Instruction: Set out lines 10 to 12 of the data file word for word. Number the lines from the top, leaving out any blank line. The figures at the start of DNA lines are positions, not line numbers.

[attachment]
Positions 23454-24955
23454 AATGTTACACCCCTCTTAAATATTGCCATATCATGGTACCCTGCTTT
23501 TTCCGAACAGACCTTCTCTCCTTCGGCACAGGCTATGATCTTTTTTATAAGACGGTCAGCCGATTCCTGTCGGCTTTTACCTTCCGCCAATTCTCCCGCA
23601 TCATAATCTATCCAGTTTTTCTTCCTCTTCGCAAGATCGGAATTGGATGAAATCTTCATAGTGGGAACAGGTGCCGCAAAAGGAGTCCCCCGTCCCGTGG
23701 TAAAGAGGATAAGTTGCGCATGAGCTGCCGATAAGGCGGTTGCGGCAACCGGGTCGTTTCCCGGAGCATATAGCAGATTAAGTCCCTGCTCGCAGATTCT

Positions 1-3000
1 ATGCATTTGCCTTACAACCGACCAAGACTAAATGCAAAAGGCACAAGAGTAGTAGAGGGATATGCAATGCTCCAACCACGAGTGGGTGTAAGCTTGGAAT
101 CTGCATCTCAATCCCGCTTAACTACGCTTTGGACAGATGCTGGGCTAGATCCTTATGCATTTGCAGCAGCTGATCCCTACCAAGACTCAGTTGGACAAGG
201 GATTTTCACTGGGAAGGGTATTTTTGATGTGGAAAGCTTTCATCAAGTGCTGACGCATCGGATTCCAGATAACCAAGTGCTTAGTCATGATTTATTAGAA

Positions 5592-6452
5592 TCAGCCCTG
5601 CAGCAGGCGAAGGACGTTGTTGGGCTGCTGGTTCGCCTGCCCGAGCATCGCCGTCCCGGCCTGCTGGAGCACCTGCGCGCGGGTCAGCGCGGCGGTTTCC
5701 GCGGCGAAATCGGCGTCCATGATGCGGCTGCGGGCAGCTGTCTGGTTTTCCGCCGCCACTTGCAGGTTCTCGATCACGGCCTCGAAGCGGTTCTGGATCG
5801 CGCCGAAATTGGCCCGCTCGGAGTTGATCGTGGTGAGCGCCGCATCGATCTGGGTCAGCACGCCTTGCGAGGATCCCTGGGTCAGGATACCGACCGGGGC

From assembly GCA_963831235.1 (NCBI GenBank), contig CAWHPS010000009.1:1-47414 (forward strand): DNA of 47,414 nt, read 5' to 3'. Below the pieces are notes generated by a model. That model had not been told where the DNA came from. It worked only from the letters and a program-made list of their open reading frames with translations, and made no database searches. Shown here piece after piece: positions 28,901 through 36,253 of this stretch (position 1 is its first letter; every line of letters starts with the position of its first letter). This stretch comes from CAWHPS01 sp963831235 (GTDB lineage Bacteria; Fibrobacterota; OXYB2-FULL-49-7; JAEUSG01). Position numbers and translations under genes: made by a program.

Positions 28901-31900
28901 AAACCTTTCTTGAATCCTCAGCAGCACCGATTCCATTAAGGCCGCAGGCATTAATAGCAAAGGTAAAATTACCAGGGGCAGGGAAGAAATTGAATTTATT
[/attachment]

Positions 5592-6452
5592 TCAGCCCTG
5601 CAGCAGGCGAAGGACGTTGTTGGGCTGCTGGTTCGCCTGCCCGAGCATCGCCGTCCCGGCCTGCTGGAGCACCTGCGCGCGGGTCAGCGCGGCGGTTTCC